The Football Manager series is a gaming institution. The annual release of the all-consuming virtual boss has been blamed for all manner of manly woes, from relationship breakdown to complete withdrawal from normal life.
Sport's Interactive's director Miles Jacobson describes this year's instalment as 'the most ambitious yet', with over 900 new gaming features, but it also contains new modes to recognise the maturing lifestyles of Football Manager's core fans.
We sat down with Miles at a recent Gaffer Academy day at Vicarage Road, the home of Watford FC, to hear more about the changes for the 2013 season.
So with Football Manager 2013, what's the big story this year?
Well there's over 900 new features this year, it's the most ambitious we've ever been, but I think the key things apart from the improvements, the new match engine, the director of football, the new interface, all the things in short that you've come to expect from one of our titles, is we've also got new game modes in there.
We've got a new mode called Football Manager Classic and that's basically a lighter way to enjoy Football Manager, if I can steal Maltesers' line. It cuts out a lot of the RPG elements really, so there's no press conferences, no team talks, it's just a tactics and transfers version of Football Manager. The idea being that whenever you've got a game which is a simulation - which is what we try and be - it means people are eventually going to run out of time to play it as they grow up and have kids and get proper jobs and things like that.
I think I've said to you in the past, we want to entertain as many people as possible with our work. We thought someone else out there would come and make a lighter football management game and no-one has, therefore we've done it. That's a new game mode that comes free with the game this year, We've also got a mode in their called Challenge Mode, which is kind of similar to Winning XI back in the day when it was ISS and they used to have set scenarios which they put you in.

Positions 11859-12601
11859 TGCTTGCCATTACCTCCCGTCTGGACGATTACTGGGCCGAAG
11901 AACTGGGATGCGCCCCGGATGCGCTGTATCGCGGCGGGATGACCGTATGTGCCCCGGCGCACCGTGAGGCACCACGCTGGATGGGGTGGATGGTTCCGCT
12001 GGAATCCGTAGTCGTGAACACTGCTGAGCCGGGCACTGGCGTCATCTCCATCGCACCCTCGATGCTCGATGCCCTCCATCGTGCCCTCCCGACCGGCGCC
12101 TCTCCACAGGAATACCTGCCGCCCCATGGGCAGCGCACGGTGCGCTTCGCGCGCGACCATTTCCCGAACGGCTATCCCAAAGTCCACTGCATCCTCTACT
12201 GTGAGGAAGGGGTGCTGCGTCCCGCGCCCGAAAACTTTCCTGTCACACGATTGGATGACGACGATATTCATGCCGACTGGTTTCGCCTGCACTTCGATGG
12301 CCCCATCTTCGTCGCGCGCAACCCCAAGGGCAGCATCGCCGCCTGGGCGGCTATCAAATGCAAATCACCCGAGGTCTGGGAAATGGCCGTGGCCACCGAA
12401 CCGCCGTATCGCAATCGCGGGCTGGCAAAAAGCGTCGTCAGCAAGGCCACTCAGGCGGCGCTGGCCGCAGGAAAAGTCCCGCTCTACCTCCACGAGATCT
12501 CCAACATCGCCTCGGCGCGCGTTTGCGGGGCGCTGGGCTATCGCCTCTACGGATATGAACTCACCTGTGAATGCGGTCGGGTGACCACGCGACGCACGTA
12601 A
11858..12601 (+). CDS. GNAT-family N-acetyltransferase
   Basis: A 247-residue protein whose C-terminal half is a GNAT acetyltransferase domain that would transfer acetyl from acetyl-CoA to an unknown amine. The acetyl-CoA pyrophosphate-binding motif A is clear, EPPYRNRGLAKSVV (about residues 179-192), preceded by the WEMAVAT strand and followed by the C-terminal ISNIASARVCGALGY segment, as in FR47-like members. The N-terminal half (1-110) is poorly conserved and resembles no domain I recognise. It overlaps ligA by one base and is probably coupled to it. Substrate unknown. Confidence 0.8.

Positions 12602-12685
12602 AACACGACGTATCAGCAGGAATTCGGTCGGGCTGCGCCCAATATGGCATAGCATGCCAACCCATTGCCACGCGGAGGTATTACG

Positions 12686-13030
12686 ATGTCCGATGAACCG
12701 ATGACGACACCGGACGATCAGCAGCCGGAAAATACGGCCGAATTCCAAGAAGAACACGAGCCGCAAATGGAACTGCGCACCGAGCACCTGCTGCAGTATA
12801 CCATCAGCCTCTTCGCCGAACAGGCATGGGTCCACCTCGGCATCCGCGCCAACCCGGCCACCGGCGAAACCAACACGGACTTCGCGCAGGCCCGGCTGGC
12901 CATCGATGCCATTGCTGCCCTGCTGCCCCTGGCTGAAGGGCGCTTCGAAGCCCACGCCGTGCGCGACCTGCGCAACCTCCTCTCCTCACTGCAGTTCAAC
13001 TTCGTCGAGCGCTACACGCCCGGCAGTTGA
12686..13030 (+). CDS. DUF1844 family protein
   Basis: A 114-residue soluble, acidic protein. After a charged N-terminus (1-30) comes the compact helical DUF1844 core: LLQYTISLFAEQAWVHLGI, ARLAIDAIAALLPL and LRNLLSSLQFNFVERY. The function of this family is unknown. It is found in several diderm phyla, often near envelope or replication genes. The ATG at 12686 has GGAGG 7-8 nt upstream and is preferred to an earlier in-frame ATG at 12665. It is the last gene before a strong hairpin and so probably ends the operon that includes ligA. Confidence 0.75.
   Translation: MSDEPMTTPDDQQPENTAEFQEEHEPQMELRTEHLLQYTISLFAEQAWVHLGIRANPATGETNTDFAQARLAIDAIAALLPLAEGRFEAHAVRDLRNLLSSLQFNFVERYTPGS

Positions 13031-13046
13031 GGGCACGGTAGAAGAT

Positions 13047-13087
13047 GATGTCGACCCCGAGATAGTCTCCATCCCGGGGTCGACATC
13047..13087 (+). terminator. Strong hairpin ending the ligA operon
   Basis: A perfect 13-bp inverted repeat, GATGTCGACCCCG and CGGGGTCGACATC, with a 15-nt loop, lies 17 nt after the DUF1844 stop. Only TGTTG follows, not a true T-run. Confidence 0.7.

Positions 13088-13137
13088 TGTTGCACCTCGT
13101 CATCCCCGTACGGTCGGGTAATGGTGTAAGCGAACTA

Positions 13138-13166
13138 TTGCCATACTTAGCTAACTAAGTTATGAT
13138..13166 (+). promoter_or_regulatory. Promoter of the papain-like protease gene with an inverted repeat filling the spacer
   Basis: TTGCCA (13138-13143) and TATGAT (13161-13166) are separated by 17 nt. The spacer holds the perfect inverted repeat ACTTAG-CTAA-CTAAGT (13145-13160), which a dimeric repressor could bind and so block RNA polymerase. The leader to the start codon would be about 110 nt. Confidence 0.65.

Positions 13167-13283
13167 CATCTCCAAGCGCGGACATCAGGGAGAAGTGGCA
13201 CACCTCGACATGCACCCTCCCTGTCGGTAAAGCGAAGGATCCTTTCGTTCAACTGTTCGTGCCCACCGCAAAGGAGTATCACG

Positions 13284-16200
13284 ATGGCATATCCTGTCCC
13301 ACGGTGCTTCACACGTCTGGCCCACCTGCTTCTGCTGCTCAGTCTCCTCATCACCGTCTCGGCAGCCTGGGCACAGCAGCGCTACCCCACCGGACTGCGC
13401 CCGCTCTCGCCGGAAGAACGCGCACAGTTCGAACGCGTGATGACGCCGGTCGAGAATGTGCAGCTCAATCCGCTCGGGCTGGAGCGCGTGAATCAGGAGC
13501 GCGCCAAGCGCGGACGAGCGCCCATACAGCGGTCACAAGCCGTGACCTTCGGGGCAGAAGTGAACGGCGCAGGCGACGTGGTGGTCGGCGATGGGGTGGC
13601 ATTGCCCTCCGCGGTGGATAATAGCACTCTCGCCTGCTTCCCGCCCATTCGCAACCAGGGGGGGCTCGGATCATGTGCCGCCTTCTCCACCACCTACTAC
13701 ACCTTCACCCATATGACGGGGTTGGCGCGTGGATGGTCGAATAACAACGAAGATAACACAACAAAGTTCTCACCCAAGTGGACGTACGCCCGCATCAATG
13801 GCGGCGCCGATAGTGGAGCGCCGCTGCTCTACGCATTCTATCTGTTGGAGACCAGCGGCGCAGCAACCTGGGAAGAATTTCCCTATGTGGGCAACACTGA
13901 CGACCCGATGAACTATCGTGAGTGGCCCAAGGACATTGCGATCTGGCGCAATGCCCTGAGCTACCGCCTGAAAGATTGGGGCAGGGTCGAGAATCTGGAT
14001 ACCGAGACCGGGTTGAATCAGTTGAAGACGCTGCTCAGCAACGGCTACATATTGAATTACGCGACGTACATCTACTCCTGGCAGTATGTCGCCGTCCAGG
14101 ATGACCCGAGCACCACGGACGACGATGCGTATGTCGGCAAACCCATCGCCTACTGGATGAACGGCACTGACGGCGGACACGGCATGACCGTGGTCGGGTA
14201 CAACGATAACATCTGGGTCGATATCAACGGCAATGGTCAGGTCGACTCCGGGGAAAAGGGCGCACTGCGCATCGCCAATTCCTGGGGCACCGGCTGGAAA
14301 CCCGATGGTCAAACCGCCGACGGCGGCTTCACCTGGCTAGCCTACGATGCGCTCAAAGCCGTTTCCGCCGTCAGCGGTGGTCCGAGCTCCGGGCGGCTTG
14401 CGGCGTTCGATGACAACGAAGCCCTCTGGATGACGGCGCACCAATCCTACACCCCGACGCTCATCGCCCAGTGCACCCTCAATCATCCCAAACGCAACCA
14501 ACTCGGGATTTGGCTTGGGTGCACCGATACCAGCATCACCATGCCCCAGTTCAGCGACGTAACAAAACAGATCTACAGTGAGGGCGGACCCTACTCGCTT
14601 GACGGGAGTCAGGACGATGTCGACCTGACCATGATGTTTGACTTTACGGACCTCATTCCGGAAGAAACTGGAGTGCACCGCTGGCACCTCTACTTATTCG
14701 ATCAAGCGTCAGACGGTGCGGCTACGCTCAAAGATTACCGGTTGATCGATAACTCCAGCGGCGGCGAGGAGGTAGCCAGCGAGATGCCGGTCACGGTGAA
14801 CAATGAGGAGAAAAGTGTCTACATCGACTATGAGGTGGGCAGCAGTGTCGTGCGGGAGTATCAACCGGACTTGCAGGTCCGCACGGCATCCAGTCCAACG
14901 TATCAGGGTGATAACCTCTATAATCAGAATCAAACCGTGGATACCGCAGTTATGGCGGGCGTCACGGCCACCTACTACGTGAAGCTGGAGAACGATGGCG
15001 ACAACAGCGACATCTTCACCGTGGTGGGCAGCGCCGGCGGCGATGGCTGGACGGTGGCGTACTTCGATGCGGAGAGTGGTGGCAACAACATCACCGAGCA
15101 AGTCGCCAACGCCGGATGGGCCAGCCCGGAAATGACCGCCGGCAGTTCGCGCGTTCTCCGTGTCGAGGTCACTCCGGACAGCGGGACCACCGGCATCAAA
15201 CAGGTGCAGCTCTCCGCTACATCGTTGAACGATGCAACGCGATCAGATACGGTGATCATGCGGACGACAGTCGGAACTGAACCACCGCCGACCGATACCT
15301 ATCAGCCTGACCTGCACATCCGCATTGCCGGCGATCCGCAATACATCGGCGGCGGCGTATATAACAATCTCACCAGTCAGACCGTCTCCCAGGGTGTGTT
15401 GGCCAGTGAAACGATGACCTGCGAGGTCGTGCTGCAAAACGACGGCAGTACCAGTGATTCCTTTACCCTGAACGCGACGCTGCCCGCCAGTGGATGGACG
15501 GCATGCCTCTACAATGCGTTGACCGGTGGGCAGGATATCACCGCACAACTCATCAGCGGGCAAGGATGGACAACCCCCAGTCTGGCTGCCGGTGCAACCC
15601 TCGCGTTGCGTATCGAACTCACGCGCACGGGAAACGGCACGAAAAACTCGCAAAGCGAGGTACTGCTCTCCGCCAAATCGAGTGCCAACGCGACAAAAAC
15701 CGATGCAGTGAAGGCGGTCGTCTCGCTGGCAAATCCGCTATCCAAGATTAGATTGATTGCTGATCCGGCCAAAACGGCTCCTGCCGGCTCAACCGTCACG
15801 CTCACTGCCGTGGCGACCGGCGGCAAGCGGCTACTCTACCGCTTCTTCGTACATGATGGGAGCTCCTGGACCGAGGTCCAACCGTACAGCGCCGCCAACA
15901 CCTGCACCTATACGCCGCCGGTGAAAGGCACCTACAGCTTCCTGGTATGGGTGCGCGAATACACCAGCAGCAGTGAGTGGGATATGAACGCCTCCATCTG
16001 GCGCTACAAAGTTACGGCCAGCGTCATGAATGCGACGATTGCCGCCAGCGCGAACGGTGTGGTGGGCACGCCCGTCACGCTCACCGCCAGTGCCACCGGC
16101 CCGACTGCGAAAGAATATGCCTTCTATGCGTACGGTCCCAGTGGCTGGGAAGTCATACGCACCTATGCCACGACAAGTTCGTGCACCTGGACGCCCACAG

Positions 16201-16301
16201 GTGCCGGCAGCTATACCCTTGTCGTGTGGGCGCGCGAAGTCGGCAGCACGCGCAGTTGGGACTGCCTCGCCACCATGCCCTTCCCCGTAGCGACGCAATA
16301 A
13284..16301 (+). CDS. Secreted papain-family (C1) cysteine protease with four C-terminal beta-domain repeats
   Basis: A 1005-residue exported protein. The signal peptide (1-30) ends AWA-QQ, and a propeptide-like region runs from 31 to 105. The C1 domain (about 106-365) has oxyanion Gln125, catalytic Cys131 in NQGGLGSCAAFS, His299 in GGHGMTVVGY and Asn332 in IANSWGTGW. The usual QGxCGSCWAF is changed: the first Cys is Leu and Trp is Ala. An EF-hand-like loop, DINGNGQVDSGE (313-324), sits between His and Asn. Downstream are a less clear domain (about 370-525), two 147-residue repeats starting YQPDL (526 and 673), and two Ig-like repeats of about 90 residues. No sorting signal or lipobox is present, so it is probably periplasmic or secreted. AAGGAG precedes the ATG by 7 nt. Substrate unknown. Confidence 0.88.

"Football Manager Classic is lighter... It cuts out a lot of the RPG elements"
So it's that kind of thing where you're dumped in the game. One of them for example is called 'You can't win anything with kids' where you've got a bunch of youth team players, or you've got another one where all your main players are injured so you've got to get back in there and win. You get set targets basically from your board.
So we're adding more gaming elements to the Football Manager series, the network game has also been completely revamped, that goes through Steam now, so we've got a really easy, lobby matchmaking system. We've got global leaderboards, so finally your manager wages count for something inside the game as they go towards the leaderboards.
So that's probably the top line things, but the strange thing with the game this year is that we did 28 video blogs which ended up being around two hours worth of footage and there was still three or four hundred features we haven't spoken about at all. So we believe people going out there and buying the game this year will still be finding stuff six, seven, eight months down the line which are new to them which is something we've always really wanted to do.
We've been proud for many years that our games are always really good value for money, but this is that next step up from that. So it's the most ambitious year we've had, a lot of which was thanks to the extra people we were able to hire this year which was linked to us going Steam only last year and not being cracked for a few weeks and getting extra revenue. We said at the time that if we did manage to get extra revenue off the back of it and get sales up, then we'd re-invest that revenue back into the game and that's exactly what we've done.